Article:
Definition: Prepositions are a class of words that indicate relationships between nouns, pronouns and other words in a sentence. Most often they come before a noun. They never change their form, regardless of the case, gender etc. of the word they are referring to.
Some common prepositions are:
Prepositions typically come before a noun:
A preposition usually indicates the temporal, spatial or logical relationship of its object to the rest of the sentence.
The book is on the table.
The book is beside the table.
She read the book during class.
In each of the preceding sentences, a preposition locates the noun «book» in space or in time.
Prepositions are classified as simple or compound.
Simple prepositions are single word prepositions. These are all showed above.
The book is on the table.
Compound prepositions are more than one word. in between and because of are prepositions made up of two words — in front of, on behalf of are prepositions made up of three words.
The book is in between War and Peace and The Lord of the Rings.
The book is in front of the clock.
The children climbed the mountain without fear.
There was rejoicing throughout the land when the government was defeated.
The spider crawled slowly along the banister.
The following table contains rules for some of the most frequently used prepositions in English:
Prepositions of Time: English Usage Example
on days of the week on Monday
time of day
after a certain period of time (when?) in August / in winter
in the morning
in an hour
at for night
a certain point of time (when?) at night
at the weekend
at half past nine
since from a certain point of time (past till now) since 1980
for over a certain period of time (past till now) for 2 years
ago a certain time in the past 2 years ago
before earlier than a certain point of time before 2004
to telling the time ten to six (5:50)
past telling the time ten past six (6:10)
to / till / until marking the beginning and end of a period of time from Monday to/till Friday
till / until in the sense of how long something is going to last He is on holiday until Friday.
by in the sense of at the latest
up to a certain time I will be back by 6 o’clock.
By 11 o’clock, I had read five pages.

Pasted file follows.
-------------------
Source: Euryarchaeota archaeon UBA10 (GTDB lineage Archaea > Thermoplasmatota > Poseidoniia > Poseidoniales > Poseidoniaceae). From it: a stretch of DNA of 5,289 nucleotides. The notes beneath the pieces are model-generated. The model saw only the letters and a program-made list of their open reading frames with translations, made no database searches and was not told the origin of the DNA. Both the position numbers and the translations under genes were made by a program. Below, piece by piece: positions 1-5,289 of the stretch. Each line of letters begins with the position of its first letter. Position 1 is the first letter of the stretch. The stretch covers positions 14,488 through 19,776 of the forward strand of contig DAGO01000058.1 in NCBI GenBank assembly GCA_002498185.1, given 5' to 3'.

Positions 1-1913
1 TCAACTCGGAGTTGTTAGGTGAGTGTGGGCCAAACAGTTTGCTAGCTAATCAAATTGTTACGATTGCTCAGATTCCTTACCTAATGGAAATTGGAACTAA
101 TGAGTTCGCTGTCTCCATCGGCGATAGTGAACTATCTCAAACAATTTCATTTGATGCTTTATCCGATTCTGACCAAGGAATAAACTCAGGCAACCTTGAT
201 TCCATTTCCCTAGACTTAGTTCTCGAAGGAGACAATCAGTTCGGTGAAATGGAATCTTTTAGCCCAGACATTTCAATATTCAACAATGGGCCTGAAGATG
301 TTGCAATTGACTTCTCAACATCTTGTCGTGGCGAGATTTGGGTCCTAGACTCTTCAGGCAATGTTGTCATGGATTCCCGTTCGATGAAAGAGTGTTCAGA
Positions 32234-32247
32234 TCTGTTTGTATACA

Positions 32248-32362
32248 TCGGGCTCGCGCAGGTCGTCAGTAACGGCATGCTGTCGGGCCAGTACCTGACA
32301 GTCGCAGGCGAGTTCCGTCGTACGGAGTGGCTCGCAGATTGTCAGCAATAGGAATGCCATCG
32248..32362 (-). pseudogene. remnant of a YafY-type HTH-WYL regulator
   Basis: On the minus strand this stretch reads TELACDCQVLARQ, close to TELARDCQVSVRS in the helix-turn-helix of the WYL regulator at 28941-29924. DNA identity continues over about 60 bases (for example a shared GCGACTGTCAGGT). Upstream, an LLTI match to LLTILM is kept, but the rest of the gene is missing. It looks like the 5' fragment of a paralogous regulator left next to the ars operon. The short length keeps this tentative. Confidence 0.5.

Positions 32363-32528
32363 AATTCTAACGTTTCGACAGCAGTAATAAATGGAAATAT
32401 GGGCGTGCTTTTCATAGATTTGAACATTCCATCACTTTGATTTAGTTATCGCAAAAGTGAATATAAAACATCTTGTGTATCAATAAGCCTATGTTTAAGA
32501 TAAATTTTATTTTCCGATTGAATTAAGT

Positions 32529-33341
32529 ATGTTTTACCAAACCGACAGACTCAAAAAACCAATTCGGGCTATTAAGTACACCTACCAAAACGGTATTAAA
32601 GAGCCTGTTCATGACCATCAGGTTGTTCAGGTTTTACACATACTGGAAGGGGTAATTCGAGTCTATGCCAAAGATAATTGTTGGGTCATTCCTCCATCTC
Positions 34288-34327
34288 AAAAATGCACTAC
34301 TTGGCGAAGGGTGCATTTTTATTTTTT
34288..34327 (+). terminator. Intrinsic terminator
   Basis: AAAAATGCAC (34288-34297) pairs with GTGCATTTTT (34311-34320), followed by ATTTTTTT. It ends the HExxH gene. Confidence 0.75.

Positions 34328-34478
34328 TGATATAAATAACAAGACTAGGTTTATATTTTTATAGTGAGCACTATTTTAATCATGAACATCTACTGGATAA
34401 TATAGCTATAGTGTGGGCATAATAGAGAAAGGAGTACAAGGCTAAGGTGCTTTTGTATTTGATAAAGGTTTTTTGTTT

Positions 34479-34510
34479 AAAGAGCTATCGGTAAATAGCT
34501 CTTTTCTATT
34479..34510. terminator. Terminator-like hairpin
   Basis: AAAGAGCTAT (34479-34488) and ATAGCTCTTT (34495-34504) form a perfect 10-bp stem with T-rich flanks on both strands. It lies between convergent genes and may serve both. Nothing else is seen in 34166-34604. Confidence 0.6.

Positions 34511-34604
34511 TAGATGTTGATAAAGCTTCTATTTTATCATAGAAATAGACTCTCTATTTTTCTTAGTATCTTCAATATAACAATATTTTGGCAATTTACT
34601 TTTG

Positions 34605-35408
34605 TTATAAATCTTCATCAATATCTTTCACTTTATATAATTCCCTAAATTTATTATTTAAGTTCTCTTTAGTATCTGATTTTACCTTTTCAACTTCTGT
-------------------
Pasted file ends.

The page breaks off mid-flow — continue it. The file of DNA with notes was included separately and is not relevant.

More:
Prepositions of Place: English Usage Example
in room, building, street, town, country
book, paper etc.
picture, world in the kitchen, in London
in the book
in the car, in a taxi
in the picture, in the world
at meaning next to, by an object
place where you are to do something typical (watch a film, study, work) at the door, at the station
at the table
at a concert, at the party
at the cinema, at school, at work
for a place with a river
being on a surface
for a certain side (left, right)
for a floor in a house
for public transport
for television, radio the picture on the wall
London lies on the Thames.
on the table
on the left
on the first floor
on the bus, on a plane
on TV, on the radio
by, next to, beside left or right of somebody or something Jane is standing by / next to / beside the car.
under on the ground, lower than (or covered by) something else the bag is under the table
below lower than something else but above ground the fish are below the surface
over covered by something else
meaning more than
getting to the other side (also across)
overcoming an obstacle put a jacket over your shirt
over 16 years of age
walk over the bridge
climb over the wall
above higher than something else, but not directly over it a path above the lake
across getting to the other side (also over)
getting to the other side walk across the bridge
swim across the lake
through something with limits on top, bottom and the sides drive through the tunnel
to movement to person or building
movement to a place or country
for bed go to the cinema
go to London / Ireland
go to bed
into enter a room / a building go into the kitchen / the house
towards movement in the direction of something (but not directly to it) go 5 steps towards the house
onto movement to the top of something jump onto the table
from in the sense of where from a flower from the garden